Freeman Knowles

Freeman Tulley Knowles (October 10, 1846 – June 1, 1910) was a veteran of the American Civil War, lawyer, journalist and social activist who served one term in the United States House of Representatives as a Populist.

Freeman Knowles, South Dakota Congressman


Knowles was born in Harmony, Maine, and educated at the local schools and Bloomfield Academy in Skowhegan.

He enlisted for the American Civil War in 1862, joining the 16th Maine Volunteer Infantry Regiment. He served until the end of the war, took part in several battles including the Battle of Gettysburg, and attained the rank of Corporal.

After the war Knowles moved to Denison, Iowa, where he studied law and attained admission to the bar. He practiced in Denison from 1869 until 1886, when he moved to Nebraska to become publisher of the Ceresco Times.

Knowles moved to Tilford, South Dakota in 1888 to begin publication of the Meade County Times. He subsequently moved to Deadwood to publish the Evening Independent.

In addition to his activities in journalism, Knowles became active in the Populist Party. After running unsuccessfully for Seat A in 1894, in 1896 he was elected to Seat B, one of South Dakota's two at-large seats in the United States House of Representatives. He served in the 55th United States Congress, March 4, 1897 to March 3, 1899, and was an unsuccessful candidate for reelection in 1898.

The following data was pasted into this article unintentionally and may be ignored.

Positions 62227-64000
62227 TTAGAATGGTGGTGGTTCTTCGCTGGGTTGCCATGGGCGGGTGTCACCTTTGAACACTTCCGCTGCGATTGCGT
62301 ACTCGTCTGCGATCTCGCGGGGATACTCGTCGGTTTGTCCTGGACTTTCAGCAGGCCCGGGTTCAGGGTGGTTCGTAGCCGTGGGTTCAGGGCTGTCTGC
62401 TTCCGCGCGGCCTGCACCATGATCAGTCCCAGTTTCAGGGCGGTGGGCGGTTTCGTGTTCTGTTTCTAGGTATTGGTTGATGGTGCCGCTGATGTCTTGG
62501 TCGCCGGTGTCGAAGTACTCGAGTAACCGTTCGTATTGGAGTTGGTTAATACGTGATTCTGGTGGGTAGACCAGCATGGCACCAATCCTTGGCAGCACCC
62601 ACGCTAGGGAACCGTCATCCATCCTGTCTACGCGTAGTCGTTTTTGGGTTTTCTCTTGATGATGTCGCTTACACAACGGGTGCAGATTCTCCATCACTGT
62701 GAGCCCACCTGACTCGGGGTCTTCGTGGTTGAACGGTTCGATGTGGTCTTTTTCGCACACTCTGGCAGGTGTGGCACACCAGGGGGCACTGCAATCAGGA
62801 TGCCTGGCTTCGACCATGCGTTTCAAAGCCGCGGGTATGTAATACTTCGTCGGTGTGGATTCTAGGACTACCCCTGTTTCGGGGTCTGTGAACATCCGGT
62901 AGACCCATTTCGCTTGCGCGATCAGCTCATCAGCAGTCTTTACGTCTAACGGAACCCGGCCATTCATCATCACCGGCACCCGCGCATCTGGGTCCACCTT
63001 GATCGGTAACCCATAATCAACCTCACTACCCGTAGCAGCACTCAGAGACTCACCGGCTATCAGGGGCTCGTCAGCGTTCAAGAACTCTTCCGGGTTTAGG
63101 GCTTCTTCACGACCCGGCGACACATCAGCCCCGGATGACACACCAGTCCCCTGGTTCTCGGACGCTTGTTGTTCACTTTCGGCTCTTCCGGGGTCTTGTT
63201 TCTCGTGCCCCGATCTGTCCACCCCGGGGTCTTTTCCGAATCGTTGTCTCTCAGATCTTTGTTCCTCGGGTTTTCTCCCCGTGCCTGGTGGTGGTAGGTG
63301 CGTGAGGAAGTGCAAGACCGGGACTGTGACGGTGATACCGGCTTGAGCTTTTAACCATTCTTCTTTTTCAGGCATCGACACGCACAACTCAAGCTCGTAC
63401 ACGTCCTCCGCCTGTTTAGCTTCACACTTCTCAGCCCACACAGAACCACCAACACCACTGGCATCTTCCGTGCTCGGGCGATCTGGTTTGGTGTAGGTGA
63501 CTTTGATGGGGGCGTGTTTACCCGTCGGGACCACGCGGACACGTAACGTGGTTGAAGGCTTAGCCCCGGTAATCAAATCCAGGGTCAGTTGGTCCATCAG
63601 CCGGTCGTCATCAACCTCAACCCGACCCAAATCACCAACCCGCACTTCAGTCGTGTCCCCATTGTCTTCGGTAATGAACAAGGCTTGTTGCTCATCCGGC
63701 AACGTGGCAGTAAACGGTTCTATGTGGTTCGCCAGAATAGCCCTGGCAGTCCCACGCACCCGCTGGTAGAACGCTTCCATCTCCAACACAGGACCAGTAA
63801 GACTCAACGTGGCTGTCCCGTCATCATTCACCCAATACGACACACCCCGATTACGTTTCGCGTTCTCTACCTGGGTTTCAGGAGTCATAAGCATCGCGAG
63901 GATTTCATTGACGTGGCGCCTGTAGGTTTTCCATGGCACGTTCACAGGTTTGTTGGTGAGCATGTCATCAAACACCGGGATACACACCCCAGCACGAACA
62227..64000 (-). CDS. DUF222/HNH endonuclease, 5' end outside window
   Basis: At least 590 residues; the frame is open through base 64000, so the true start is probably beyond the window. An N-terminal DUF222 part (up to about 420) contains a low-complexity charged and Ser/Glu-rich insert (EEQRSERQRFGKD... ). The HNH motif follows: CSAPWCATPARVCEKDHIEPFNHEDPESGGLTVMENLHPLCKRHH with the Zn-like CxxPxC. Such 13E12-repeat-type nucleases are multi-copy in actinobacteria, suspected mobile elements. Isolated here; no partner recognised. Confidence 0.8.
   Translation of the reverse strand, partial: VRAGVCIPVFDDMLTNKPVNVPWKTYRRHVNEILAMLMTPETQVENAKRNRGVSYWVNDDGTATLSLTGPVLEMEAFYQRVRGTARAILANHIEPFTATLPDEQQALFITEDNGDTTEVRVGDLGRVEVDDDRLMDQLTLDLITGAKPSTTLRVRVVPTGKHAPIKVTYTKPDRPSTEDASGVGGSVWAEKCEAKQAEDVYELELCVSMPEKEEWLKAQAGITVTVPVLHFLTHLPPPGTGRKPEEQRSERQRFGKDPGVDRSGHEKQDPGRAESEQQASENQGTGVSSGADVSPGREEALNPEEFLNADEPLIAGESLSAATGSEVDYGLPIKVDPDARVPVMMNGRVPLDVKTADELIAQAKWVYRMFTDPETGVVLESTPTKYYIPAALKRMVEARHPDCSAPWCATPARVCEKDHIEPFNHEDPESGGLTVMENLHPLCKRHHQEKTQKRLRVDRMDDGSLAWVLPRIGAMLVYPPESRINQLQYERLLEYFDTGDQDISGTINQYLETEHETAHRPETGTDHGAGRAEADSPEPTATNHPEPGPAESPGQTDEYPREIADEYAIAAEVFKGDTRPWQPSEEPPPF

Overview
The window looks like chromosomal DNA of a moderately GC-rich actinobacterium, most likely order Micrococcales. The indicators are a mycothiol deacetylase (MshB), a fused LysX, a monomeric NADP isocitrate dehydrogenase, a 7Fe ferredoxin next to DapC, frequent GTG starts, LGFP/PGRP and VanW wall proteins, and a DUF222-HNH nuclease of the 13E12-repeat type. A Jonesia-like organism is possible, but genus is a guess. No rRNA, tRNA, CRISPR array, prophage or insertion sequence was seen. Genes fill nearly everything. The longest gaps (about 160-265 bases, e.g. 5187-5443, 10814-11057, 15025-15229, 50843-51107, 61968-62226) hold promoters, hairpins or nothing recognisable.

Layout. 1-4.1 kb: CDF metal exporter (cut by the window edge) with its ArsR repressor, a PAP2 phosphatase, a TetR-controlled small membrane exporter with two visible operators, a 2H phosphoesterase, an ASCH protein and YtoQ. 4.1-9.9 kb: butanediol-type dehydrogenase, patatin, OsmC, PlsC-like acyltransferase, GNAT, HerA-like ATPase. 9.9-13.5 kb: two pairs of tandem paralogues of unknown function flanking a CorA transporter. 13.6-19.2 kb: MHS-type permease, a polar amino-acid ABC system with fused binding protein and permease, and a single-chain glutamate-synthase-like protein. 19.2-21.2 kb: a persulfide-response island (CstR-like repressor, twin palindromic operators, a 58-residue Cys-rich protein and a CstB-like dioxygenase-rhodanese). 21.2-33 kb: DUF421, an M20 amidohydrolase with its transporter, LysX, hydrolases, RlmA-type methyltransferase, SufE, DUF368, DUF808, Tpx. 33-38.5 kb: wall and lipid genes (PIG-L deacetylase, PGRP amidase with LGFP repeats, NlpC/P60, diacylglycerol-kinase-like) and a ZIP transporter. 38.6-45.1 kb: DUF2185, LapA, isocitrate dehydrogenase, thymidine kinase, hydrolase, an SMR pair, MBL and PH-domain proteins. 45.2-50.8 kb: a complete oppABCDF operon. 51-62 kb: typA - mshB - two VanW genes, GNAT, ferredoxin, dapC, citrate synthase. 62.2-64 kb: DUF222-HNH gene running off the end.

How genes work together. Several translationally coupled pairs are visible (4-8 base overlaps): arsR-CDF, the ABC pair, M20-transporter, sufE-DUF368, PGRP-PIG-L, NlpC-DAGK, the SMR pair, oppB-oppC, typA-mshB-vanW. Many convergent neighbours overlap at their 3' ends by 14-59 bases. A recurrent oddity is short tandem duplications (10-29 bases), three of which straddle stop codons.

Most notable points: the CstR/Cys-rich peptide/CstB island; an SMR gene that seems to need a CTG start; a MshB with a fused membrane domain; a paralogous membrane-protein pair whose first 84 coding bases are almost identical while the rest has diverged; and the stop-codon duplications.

Knowles later became involved with the Socialist Party of America, and made unsuccessful runs for Governor of South Dakota in 1904 and 1906. In addition, he started a socialist newspaper, The Lantern, and his editorials and stories on topics including birth control, labor rights, and labor unions angered mine owners and other business leaders, which resulted in scrutiny by law enforcement agencies and other government officials. In 1908 he was charged with sending obscene material through the mails, and sentenced to a year in prison.[1]

Knowles died in Deadwood, South Dakota on June 1, 1910. He was buried at Mount Moriah Cemetery in Deadwood.


  1. ^ Mt. Moriah Cemetery Guide, Parks, Cemetery, and Recreation Department, City of Deadwood, 1987

External linksEdit

U.S. House of Representatives
Preceded by Member of the U.S. House of Representatives
from South Dakota's at-large congressional district

March 4, 1897 – March 3, 1899
Succeeded by